I am sitting in the dark in Silverfish Lodge's boat shed waiting for my guide, Charlie Thomason, to return from an errand. Oyster boats, one after another, are chugging and puffing by in Bayou La Loutre, so close I could flip a coin onto their decks. They loom out of the dark like giant white wedding cakes, then recede down the bayou to meet their day's destiny churning endlessly in circles over some remote oyster reef.

The boats are completely dark except for their red and green running lights and small white stern light. Their crews are out of sight inside. I imagine them sitting in the dark, thinking of their upcoming day, clinking and clanking their culling hatchets on oyster clusters.

It is comforting that this has remained the same, because not much else in Hopedale has, thanks to Hurricane Katrina. Thomason's lodge is now 18 feet off the ground. The massive storm took out his old one, a building that had been around since 1949. Earlier that morning, Thomason lugged eight 5-gallon cans of gasoline from his truck to his boat. Six years after the storm, you still can't buy gas in Hopedale.

It's transition time in St. Bernard, he explained while he was gassing the boat. Speckled trout are moving from their wintertime haunts in the interior marsh out to the open waters of Breton Sound, where they spend the summer, feeding and spawning. The operative word in discussing transition time fishing is "moving" — the fish are moving.

"Transition periods [both spring and fall] can be humbling," explained Thomason. "You go out one day and catch the heck out of fish. Then you go out the next day and catch almost nothing under the same conditions. It's humbling.

"You know there are speckled trout around; locating them is the key. You have to move a lot and use baits that cover a lot of ground. Popping corks with plastics are just too slow during transition, except when drift fishing."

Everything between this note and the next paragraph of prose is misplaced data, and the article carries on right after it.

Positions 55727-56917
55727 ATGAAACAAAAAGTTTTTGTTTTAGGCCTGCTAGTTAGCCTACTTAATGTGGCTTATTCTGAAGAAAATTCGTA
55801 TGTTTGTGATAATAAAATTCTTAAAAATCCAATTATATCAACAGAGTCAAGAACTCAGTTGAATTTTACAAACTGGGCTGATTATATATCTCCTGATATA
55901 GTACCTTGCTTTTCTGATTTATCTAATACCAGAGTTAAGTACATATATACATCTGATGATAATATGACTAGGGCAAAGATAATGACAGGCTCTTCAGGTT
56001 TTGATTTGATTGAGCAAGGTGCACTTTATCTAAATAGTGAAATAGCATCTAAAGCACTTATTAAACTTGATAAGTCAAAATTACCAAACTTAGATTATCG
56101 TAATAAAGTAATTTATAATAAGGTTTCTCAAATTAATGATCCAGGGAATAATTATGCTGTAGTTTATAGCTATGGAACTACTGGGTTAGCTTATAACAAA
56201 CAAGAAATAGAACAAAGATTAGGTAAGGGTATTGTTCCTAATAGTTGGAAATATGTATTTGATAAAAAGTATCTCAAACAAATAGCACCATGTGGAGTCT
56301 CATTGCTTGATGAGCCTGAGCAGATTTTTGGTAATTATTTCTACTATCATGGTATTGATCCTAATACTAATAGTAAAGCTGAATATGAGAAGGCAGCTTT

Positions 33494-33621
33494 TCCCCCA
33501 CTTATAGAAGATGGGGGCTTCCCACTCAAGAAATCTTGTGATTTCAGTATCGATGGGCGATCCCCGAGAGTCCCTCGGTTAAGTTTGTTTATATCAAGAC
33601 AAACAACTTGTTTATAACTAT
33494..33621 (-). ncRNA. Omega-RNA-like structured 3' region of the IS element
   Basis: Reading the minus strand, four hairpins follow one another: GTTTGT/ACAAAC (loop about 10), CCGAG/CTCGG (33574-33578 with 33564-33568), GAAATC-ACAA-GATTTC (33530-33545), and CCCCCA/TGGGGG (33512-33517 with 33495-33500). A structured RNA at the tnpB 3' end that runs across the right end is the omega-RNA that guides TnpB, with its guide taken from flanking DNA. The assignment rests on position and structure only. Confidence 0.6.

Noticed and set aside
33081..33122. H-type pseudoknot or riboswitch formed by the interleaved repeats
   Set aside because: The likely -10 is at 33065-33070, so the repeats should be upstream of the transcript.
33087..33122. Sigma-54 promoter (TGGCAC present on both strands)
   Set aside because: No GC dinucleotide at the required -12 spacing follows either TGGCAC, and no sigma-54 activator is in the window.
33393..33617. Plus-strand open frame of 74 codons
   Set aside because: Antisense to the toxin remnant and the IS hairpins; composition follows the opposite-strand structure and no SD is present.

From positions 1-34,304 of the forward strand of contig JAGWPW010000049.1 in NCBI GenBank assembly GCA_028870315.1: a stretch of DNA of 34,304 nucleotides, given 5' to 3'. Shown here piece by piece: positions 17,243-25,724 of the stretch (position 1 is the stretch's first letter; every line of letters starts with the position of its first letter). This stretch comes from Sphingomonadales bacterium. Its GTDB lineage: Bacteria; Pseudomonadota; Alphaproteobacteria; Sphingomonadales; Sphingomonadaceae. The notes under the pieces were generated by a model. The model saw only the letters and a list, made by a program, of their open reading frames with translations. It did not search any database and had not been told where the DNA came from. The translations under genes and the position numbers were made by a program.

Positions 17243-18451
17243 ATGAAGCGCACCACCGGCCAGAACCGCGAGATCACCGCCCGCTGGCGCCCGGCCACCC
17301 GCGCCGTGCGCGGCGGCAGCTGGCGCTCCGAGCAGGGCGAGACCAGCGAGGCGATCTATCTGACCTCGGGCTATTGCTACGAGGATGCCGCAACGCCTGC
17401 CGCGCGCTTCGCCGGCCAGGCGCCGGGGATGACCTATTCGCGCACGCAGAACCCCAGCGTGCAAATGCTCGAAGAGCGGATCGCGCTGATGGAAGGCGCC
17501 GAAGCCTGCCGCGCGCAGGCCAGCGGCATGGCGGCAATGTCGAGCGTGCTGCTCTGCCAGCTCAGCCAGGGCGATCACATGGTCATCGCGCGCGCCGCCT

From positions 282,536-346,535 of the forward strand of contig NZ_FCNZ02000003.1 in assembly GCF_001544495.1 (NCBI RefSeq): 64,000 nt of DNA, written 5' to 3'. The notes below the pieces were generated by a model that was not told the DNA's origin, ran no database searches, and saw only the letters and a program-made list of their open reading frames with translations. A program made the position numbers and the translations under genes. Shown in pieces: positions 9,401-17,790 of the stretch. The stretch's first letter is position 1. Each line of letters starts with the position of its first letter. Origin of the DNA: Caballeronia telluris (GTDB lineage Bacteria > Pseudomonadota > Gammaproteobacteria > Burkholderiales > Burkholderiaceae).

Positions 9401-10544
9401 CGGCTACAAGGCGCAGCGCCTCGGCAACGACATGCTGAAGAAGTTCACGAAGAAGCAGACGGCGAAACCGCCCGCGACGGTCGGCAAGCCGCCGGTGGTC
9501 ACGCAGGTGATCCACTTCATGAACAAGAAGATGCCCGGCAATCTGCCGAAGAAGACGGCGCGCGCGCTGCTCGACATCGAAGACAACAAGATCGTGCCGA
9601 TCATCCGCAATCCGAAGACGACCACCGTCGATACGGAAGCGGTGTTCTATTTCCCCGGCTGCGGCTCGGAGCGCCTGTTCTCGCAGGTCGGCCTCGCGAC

As he gasses up his 24-foot bay boat, I look down the length of his boat shed. It's a "murderers' row" of four sleek bay boats for his business, Capt. Charlie Thomason's Bayou Charters. It's an impressive sight.

Once out of its stall, Thomason's 24-footer bolts to a gallop, like a stallion that's been confined too long. In the slowly gathering light, he courses it through Hopedale Lagoon, down East Bayou, across Lake Robin, and then across Lake Calebasse. He's heading toward Black Bay, perhaps the most famous speckled trout fishing bay in St. Bernard Parish.

First stop is the "Wreck," the algae-slimed and rusted machinery ruins of a sunken crane barge. He is chunking big paddletail Texas Tackle Factory (TTF) Killer Flats Minnows, his favorite soft-plastic lures.

"If this was the fall transition period, I would be throwing live croakers at this spot," he says with a wistful note, adding, "but they are hard to get in the spring."

He calls the Wreck a "great spot," noting that "a lot of good fish have been caught here." During transition he says that one of the things that he likes about it is that there is not a lot of competition.

"During the summer, there are often four or five boats on it."

The wind-driven tide is really sucking hard, so he picks up his trolling motor to head to Stone Island.

"When the tide is running hard on the outside," he shouts over his snarling 225 horses, "fish look for shelter from water currents. I find that I always do better around land than in open areas."

Stone Island is half of its pre-Katrina size and has been cut into two pieces. Little remains of the oilfield crew quarters and landing facilities that existed there. He stops 150 yards out and trolls in, casting a chartreuse He Dog the whole time. He explains that he likes to fish the windy side of islands because he believes the wave chop gives predator fish like speckled trout an advantage over their smaller prey.

"Why topwaters in March?" I ask, expecting some profound revelation.

He glances over his shoulder and flashes that patented Dennis the Menace grin that he perfected for his television show.

"I'd rather catch 10 fish on topwaters than 100 with shrimp under a cork. They are going to be better sized."

He picks up one trout, then another. But it's too slow for the hyperkinetic guide. He begins tossing plastics again, with the same result as before. Now, it's back to topwaters, this time it's a chartreuse He Dog with an orange throat. He nabs one fish in the gap between the islands, then another, then another.